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Dear Word Detective: Can one use “aegis” and “purview” in the same sentence or would that constitute a redundancy? I want to write a letter to the FDA proposing that certain aspects of the cultivation, licensing, sale, use and taxation of marijuana should fall under their jurisdiction. — Dick Stacy.
Hmm. Are you sure you want to do that? Chances are you’ll just get a boilerplate form letter response, you know. But there’s also the chance that it’ll be delivered by guys wearing body armor and driving a tank. Out where I live they’ve taken to sending SWAT teams out at 4 am to talk to people adjudged to be using implausibly large amounts of electricity. Maybe it has to do with the light bulb law, ya think? Bright lights, big trouble, as Reddy Kilowatt would say.
Using “aegis” and “purview” in the same sentence wouldn’t be truly redundant, because the words are not precise synonyms. They are similar in meaning, however, so the syntactic logistics of usage might be tricky. You don’t want to distress the poor cubicle rats at the FDA.
“Aegis” and “purview” both first appeared in English in the 15th century. “Purview” was originally a legal term meaning the “substance and intent” of a statute, what the FDA would call the “active ingredients” of the law. Our English “purview” comes from the Anglo-French phrase “purveu est ke,” meaning “it is provided that,” which was a standard clause preceding the specific terms of a law. Over the next few centuries, “purview” expanded to mean “scope, authority, supervision” of nearly any office, agency, person, etc., which is the sense most often seen today. Many of the more general modern uses of “purview” seem to have been influenced by the “view” part of the word, which has lent “purview” a connotation of “oversight or range of vision,” both figurative and literal (“In a twinkling she was hidden by the turn [of the road] from the purview of the castle,” 1903). But usually “purview” just means “authority or control.”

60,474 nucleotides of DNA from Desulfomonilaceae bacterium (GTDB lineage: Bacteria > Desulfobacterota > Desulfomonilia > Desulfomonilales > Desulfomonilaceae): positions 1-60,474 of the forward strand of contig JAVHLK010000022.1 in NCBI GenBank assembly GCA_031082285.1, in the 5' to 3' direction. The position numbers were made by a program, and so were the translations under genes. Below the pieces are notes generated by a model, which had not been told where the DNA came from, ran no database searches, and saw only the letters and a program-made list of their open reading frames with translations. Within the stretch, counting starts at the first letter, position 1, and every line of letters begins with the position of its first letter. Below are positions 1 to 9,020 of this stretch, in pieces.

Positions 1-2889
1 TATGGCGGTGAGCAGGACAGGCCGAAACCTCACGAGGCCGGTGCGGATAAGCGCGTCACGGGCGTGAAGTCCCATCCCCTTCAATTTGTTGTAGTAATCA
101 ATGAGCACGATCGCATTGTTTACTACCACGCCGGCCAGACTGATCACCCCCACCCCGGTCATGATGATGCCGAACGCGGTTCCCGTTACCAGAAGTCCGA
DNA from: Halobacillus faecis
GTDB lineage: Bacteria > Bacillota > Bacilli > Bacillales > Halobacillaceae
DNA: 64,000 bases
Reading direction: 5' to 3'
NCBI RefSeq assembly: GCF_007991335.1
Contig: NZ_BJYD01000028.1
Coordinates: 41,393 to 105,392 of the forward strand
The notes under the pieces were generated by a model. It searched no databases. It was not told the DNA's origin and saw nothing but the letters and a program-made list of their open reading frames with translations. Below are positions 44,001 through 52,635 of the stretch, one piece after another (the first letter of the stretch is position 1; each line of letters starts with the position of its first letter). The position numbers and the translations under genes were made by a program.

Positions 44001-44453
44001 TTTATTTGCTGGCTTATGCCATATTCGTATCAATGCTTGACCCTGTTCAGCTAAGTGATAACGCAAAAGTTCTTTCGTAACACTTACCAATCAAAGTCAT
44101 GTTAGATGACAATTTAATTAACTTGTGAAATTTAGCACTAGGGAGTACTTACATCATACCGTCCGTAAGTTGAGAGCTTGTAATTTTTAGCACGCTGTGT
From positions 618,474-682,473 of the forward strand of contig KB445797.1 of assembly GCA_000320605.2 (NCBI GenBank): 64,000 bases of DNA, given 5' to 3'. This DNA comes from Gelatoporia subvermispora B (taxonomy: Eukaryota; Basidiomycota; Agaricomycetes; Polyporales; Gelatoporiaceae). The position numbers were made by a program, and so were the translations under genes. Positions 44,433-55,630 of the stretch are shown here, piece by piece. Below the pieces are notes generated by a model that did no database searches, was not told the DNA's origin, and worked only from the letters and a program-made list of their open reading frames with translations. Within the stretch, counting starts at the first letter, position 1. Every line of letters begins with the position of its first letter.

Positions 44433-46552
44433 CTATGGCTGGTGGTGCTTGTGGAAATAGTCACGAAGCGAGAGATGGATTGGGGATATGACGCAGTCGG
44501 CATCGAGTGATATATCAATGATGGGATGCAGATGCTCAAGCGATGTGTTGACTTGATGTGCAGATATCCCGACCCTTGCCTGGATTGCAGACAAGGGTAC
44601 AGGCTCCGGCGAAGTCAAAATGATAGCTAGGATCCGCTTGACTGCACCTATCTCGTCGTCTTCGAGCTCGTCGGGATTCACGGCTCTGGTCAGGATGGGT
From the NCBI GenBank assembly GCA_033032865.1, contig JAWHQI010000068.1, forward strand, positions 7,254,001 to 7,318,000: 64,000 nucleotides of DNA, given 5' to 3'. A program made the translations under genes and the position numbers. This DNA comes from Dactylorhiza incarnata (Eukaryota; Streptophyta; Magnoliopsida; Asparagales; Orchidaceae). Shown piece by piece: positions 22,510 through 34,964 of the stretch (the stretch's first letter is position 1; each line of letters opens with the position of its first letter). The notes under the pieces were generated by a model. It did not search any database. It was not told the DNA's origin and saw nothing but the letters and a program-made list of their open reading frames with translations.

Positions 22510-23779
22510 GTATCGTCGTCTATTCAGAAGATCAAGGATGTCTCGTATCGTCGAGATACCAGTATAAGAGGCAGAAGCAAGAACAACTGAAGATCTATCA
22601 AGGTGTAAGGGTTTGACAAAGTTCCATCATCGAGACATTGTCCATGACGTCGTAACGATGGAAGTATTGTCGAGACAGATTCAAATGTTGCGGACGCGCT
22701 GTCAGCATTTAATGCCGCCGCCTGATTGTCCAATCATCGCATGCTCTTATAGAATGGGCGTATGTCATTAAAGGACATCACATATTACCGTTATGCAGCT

“Aegis” (pronounced either “ee-jis” or “ay-jis,” your choice) is actually a Latin word, from the Greek “Aigis,” the name of the shield of Zeus in Greek mythology. “Aigis” is presumed to come from “aix,” meaning “goat” (specifically “aigos,” or “of goat”), because the shield was made of goatskin. (“Shield” in this context includes protective clothing, which makes that “goatskin” a bit more plausible.)
“Aegis” was initially used in English in specific reference to Greek mythology, but by the mid-18th century it came to be used in a figurative sense to mean “impregnable defense or shield” or, more generally, “the backing or support of a person, institution, etc.” (“He cast over them the aegis of his own mighty name,” 1865). “Aegis” is often used in the phrase “under the aegis of,” meaning “under the control, auspices or authority of” a person, agency, government, etc. (“More than half of the pupils studied were enrolled at schools under the aegis of the Chicago International Charter School,” 2006). “Aegis” is also often used in the sense of “strong influence or guidance” or even “control.” All these figurative uses of “aegis” only began to appear in the 1930s, and were roundly denounced by usage traditionalists even in the 1960s, but are considered standard today.
So “aegis” and “purview” share a bailiwick and nearly overlap in sense at times, but there remains a shade of difference. In terms of the FDA, for example, the classification of drugs falls within their “purview,” but a change in the legal status of a drug would be done under their “aegis,” i.e., with their official approval. You could say that “purview” is the scope of their authority and that “aegis” describes the exercise of that authority or control.